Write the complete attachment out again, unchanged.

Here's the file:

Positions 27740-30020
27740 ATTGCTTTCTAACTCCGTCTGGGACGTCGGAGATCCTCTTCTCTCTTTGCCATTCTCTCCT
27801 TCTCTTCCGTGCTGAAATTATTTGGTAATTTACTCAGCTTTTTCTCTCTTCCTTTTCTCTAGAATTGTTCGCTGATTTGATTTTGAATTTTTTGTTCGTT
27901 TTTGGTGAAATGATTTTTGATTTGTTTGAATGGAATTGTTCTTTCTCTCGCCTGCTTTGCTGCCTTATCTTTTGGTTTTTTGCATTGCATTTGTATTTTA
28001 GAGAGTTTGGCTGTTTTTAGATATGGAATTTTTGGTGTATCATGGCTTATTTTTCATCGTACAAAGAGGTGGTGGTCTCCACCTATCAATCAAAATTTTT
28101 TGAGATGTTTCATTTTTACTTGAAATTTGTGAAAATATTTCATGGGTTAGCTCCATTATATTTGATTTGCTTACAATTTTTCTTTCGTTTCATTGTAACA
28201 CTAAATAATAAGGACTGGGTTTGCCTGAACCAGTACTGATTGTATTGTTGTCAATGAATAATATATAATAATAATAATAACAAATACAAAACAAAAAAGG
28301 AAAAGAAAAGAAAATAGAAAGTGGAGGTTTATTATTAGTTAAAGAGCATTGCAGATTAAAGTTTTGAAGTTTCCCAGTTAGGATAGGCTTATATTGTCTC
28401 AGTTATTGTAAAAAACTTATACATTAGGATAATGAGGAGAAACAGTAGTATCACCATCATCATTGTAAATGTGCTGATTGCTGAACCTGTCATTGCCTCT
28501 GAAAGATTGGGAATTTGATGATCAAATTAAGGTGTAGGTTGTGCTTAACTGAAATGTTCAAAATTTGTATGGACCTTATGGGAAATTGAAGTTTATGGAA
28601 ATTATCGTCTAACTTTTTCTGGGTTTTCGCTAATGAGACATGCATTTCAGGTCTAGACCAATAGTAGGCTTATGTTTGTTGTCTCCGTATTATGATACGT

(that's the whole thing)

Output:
Positions 27740-30020
27740 ATTGCTTTCTAACTCCGTCTGGGACGTCGGAGATCCTCTTCTCTCTTTGCCATTCTCTCCT
27801 TCTCTTCCGTGCTGAAATTATTTGGTAATTTACTCAGCTTTTTCTCTCTTCCTTTTCTCTAGAATTGTTCGCTGATTTGATTTTGAATTTTTTGTTCGTT
27901 TTTGGTGAAATGATTTTTGATTTGTTTGAATGGAATTGTTCTTTCTCTCGCCTGCTTTGCTGCCTTATCTTTTGGTTTTTTGCATTGCATTTGTATTTTA
28001 GAGAGTTTGGCTGTTTTTAGATATGGAATTTTTGGTGTATCATGGCTTATTTTTCATCGTACAAAGAGGTGGTGGTCTCCACCTATCAATCAAAATTTTT
28101 TGAGATGTTTCATTTTTACTTGAAATTTGTGAAAATATTTCATGGGTTAGCTCCATTATATTTGATTTGCTTACAATTTTTCTTTCGTTTCATTGTAACA
28201 CTAAATAATAAGGACTGGGTTTGCCTGAACCAGTACTGATTGTATTGTTGTCAATGAATAATATATAATAATAATAATAACAAATACAAAACAAAAAAGG
28301 AAAAGAAAAGAAAATAGAAAGTGGAGGTTTATTATTAGTTAAAGAGCATTGCAGATTAAAGTTTTGAAGTTTCCCAGTTAGGATAGGCTTATATTGTCTC
28401 AGTTATTGTAAAAAACTTATACATTAGGATAATGAGGAGAAACAGTAGTATCACCATCATCATTGTAAATGTGCTGATTGCTGAACCTGTCATTGCCTCT
28501 GAAAGATTGGGAATTTGATGATCAAATTAAGGTGTAGGTTGTGCTTAACTGAAATGTTCAAAATTTGTATGGACCTTATGGGAAATTGAAGTTTATGGAA
28601 ATTATCGTCTAACTTTTTCTGGGTTTTCGCTAATGAGACATGCATTTCAGGTCTAGACCAATAGTAGGCTTATGTTTGTTGTCTCCGTATTATGATACGT